An interesting conclusion from this though is that the meteoric rise of Marvel back into the mainstream shows that what we consider “main competitive games” won’t always hold steadfast, and now is a more varied time than ever. The technology used to play UMvC3 over Parsec isn’t exclusive to any one particular title, nor is it new technology either. Parsec has been used on a small scale for quite a while and recently has even been applied to other games already. The Tampa Never Sleeps crew of course runs their Parsec UMvC3 tournaments, but they’ve also used the same method to facilitate Dragonball Fighterz tournaments, another game with less than stellar netplay in its current form. Additionally, much like how adding rollback netcode to GGACR galvanized the Guilty Gear community, just having the ability to play DBFZ, UMvC3, or any other game in an adequate online environment can completely drive a game into mainstream discussion. As time continues and we move on from 2020, it’s likely the influence of this varied landscape of titles will continue into local and offline community interest, and hopefully, when live tournaments begin again, we will continue to see this varied representation of titles in the FGC.


Time For Change

These movements to unexpected games over the course of 2020 hasn’t gone completely unnoticed by developers, and that’s probably the most meaningful outcome of the FGC’s unusual choice in games. The Japan Fighting Game Publishers Roundtable back in August was an attempt to address these concerns, and while some of the questions discussed in the presentation were a little tone-deaf to what fighting game fans actually want in their games, considering what’s known about each developer’s capabilities to implement good online infrastructures, the potential future doesn’t look so bad. Critically, just before this time was when Arc System Works announced that Guilty Gear -STRIVE-‘s development would be altered to work on accommodating rollback netcode into the game directly as a result of community concerns. Capcom has already demonstrated with MVC:I that they can make a game with better rollback netcode than Street Fighter V, and while Bandai Namco’s approach certainly doesn’t always feel like it works as well as other netcode frameworks, their improvements to it show that they’re capable of producing an adequate online experience.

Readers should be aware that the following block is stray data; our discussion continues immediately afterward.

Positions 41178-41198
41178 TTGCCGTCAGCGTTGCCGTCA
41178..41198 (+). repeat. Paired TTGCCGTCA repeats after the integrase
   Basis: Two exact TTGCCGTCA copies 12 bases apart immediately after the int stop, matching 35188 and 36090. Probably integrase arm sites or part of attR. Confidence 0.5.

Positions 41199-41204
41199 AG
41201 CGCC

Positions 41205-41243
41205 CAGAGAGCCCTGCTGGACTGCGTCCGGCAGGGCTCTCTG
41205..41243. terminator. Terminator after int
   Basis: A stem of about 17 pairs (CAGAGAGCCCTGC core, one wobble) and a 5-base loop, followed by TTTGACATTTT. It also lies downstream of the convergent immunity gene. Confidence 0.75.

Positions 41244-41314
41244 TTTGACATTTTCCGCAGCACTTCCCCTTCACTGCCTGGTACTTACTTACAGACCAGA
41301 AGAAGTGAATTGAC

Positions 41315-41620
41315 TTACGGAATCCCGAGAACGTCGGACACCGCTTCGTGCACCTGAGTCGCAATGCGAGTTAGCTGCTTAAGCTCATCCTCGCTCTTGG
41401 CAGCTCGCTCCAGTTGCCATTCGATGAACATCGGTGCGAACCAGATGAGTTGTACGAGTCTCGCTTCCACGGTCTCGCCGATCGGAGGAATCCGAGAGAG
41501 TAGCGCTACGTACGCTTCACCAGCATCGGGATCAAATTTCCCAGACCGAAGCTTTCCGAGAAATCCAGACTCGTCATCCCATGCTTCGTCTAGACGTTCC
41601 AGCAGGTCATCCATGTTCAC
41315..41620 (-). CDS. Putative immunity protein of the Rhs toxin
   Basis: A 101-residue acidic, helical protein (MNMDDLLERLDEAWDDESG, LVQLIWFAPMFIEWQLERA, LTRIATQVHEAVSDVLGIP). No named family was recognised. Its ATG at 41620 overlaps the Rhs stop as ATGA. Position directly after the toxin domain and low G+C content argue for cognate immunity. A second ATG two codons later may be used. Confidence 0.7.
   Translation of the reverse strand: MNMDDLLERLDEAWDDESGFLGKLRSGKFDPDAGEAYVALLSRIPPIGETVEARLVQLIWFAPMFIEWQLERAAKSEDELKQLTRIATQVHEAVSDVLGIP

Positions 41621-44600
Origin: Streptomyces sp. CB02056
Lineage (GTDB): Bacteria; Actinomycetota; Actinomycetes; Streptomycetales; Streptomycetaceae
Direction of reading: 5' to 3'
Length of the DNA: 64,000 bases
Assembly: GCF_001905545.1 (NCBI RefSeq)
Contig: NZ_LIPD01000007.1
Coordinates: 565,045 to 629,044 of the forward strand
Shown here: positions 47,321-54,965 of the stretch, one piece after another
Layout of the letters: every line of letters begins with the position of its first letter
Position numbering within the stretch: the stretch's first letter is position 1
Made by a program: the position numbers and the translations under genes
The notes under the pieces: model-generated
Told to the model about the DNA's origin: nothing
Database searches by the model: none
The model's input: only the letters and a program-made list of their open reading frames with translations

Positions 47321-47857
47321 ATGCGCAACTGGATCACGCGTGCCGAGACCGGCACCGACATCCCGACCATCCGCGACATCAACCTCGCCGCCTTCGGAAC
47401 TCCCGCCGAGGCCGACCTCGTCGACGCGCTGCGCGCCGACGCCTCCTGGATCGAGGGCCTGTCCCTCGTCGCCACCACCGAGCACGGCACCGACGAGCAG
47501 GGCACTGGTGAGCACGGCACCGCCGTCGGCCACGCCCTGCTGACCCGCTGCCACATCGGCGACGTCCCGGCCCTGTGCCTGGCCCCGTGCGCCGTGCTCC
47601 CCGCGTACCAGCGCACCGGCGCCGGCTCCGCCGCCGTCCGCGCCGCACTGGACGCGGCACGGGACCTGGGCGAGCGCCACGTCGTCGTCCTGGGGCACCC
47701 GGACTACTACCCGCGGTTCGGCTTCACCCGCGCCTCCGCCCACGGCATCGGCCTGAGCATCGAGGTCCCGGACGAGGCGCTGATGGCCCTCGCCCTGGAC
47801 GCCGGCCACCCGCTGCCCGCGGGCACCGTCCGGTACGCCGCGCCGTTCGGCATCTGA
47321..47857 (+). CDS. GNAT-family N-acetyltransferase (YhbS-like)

As the standard was raised higher last year through the efforts of developers and the community, it’s beginning to look like the expectations for upcoming fighting games are fairly sink or swim. Many players are starting to feel that adequate netcode isn’t a bonus, but a necessary feature, and that could make or break the release of some upcoming titles. It has already been announced that -STRIVE- will have rollback netcode, but as this seems to be ArcSys’ first in-house foray with rollback, some are hesitant. Other titles that haven’t discussed the issue head-on are on even more uncertain terms. If KOF XV were to release with the same poorly received netcode as past SNK titles, it could be catastrophic for the game’s release in The

West. With all these considerations in mind, it seems positive that the actions taken by the community resulted in constructive dialogue with developers and useful changes to the games we play, and if it’s a priority, you can only hope the trend continues.

From Them’s Fightin’ Herds, to legacy ArcSys titles like BlazBlue: Centralfiction and Guilty Gear XX Accent Core +R, we’ve certainly seen it all in 2020, and while some titles saw a bump in popularity due to the huge movement to support games with rollback netcode, can this enthusiasm for old and underrepresented games keep up as time goes on and tournaments come back? For now, it certainly seems like it. Considering the strength of scenes spawned from these resurgences, it’d be hard to argue that this huge breadth of active games hasn’t majorly influenced the FGC in such a pivotal year.